[Caesar, The Gallic War, VI. 13]

Although social divisions were clearly demarcated, the struggle for power within these groups was inevitable. Even within noble families, members would compete with each other for support in order to gain supremacy. However, Gallic clientage was where the real social power was held and this was based on how many supporters an individual could accumulate. This system enabled wealthy chieftains to extend their control over large numbers of followers with little regard to social standing, tribal boundaries or definitions. Honour was a major feature of this relationship and this meant commoners had to be protected by their leaders. If they failed, they lost their honour and also their clients. This was a mutually beneficial system whereby wealthy individuals would protect their ‘clients’ and, in return, would be supported by them. Caesar makes note of this system, describing it as an ancient Gallic custom, but it was also very similar to Roman practice. So long as a leader could guarantee support and protection to his clients he would be maintained as leader. These social distinctions exhibited in the political system were apparent in the military system. At Alesia, the tribal leaders used this relationship to gather bands of warriors, calling upon those who owed them allegiance.

The Gallic tribes, like all ‘Celtic’ peoples, had a society based on warrior ideals. War was not only seen as destructive, but also productive. The necessary hierarchies required for military combat reinforced the social ties and structures they were formed from. In order to fight, a Gaul had to have achieved puberty and be wealthy enough to own his own arms. This mechanism guaranteed that each warrior had a stake in the successful outcome of the battle. At the top of the social pyramid was the military chieftain, a post that was annually elected and maintained only a controlling position over the ‘armed council’ that decided matters of warfare. These were made up of the nobility, who held the most prestigious place in battle, due in part to their ability to furnish themselves with both horse and complete panoply of the best quality armour. At the bottom were various levels of commoners who were mainly consigned to the ranks of the infantry, although they were not confined to that status – the possibility was always open to them to improve their position. In times of social upheaval it was not unknown for commoners to be a central part of societal transformation. Commoners retained their rights as freemen, whether they were well off and landed or part of the underclass. On the other hand, slaves were non-citizens with no rights. Often either captured or bought outsiders, their role was servile. Although their position could be changed and their lowly status was not always passed on to their offspring, only in extremis were slaves allowed to fight.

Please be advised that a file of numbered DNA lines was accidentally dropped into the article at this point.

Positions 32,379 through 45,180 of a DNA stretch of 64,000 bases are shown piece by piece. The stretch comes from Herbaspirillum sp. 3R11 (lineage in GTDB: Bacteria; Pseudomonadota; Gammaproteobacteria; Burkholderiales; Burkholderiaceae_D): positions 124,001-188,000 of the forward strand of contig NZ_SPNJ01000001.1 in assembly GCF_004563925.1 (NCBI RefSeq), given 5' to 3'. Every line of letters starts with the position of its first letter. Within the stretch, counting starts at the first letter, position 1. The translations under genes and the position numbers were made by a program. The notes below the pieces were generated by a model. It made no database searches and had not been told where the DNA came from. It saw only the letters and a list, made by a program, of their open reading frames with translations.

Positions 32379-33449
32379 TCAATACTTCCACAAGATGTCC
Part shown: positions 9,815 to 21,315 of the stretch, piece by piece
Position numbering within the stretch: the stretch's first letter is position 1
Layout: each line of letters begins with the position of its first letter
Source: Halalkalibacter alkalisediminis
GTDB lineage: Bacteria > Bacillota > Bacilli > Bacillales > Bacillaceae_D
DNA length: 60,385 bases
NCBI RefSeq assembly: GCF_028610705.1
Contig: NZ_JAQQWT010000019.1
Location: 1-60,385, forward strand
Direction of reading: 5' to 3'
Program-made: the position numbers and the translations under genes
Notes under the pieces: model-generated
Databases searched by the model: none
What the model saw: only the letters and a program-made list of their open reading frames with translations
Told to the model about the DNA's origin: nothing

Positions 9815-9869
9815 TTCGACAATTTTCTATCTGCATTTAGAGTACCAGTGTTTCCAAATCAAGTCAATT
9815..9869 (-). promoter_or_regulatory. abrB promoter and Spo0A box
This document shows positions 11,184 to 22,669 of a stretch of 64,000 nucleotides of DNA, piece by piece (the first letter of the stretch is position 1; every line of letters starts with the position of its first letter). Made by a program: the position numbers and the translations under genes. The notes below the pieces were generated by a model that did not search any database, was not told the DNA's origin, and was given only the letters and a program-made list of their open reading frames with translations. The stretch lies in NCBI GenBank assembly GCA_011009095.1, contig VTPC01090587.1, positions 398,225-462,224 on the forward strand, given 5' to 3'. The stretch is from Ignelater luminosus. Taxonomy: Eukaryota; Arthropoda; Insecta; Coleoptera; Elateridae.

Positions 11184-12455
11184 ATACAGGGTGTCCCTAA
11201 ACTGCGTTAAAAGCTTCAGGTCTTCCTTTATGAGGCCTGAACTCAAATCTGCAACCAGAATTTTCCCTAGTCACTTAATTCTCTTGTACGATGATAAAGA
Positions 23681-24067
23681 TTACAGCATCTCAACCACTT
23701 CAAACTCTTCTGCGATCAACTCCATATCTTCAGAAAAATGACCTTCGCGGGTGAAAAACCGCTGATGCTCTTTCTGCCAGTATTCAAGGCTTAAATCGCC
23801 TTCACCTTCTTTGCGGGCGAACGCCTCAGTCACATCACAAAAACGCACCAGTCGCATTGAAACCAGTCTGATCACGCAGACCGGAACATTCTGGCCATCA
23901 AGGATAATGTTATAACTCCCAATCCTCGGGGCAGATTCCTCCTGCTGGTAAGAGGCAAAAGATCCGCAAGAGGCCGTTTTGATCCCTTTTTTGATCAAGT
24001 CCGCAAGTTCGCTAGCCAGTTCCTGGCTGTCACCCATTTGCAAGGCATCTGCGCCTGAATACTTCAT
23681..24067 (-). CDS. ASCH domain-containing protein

At the outset of hostilities the council called together an assembly of all the warriors, usually at a central place in the tribal region. During the Alesia Campaign, the hill fort at Bibracte was used as the focal centre, not only for the Aedui tribe, but also for the whole of the rebellious tribes of Gaul. With all of the available warriors armed and drawn together, the armed council could assess the state of readiness of the army.

These events could also be an opportunity for intertribal competition through the display of prowess and equipment, showing their readiness and willingness for war. Weapons were not only used for war but also could signify an individual’s status within society. The type of weapon a warrior had and how elaborate or decorated it was influenced how others interacted with him.

‘The nation of all the Gauls is extremely devoted to superstitious rites; and on that account they … who are engaged in battles and dangers, either sacrifice men as victims, or vow that they will sacrifice them, and employ the Druids as the performers of those sacrifices; because they think that unless the life of a man be offered for the life of another man the mind of the immortal gods cannot be rendered propitious, and they have sacrifices of that kind ordained for national purposes.’

[Caesar, The Gallic War, VI. 16]

Before battle it was not uncommon for rites and rituals to be performed and augurs to divine the fate of the battle. The Gauls had a range of gods forming an organized system of belief, depending on tribal preference. Many of the Gallic gods were directly associated with sky gods, the war god being one of the greatest. Usually the war god also had a male and female appearance and these often had positive and negative characteristics, which manifested as constructive or destructive traits. By the Roman invasion of 58BC, the Roman and Gallic gods were very similar in general terms, showing something of their shared Indo-European origins. After the assimilation of Gaul into the Roman Empire, these shared origins led to the relatively easy incorporation of the Gallic gods within the Roman pantheon.